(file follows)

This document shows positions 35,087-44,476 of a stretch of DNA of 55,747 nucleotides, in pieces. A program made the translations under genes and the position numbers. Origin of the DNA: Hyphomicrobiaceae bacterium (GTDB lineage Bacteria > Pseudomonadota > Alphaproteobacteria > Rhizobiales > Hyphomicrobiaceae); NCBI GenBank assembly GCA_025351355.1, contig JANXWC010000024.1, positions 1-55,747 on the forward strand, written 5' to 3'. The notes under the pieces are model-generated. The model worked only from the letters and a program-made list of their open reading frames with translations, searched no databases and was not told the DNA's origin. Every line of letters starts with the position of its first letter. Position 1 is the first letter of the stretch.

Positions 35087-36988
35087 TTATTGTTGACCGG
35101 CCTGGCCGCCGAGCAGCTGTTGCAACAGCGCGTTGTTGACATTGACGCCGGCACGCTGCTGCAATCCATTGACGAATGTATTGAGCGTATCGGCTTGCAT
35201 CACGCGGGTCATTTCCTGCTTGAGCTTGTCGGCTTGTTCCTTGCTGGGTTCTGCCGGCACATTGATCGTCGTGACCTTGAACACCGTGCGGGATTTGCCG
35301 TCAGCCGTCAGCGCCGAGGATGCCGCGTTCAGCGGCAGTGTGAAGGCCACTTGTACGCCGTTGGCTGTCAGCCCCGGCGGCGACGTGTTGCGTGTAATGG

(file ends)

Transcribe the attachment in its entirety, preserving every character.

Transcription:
This document shows positions 35,087-44,476 of a stretch of DNA of 55,747 nucleotides, in pieces. A program made the translations under genes and the position numbers. Origin of the DNA: Hyphomicrobiaceae bacterium (GTDB lineage Bacteria > Pseudomonadota > Alphaproteobacteria > Rhizobiales > Hyphomicrobiaceae); NCBI GenBank assembly GCA_025351355.1, contig JANXWC010000024.1, positions 1-55,747 on the forward strand, written 5' to 3'. The notes under the pieces are model-generated. The model worked only from the letters and a program-made list of their open reading frames with translations, searched no databases and was not told the DNA's origin. Every line of letters starts with the position of its first letter. Position 1 is the first letter of the stretch.

Positions 35087-36988
35087 TTATTGTTGACCGG
35101 CCTGGCCGCCGAGCAGCTGTTGCAACAGCGCGTTGTTGACATTGACGCCGGCACGCTGCTGCAATCCATTGACGAATGTATTGAGCGTATCGGCTTGCAT
35201 CACGCGGGTCATTTCCTGCTTGAGCTTGTCGGCTTGTTCCTTGCTGGGTTCTGCCGGCACATTGATCGTCGTGACCTTGAACACCGTGCGGGATTTGCCG
35301 TCAGCCGTCAGCGCCGAGGATGCCGCGTTCAGCGGCAGTGTGAAGGCCACTTGTACGCCGTTGGCTGTCAGCCCCGGCGGCGACGTGTTGCGTGTAATGG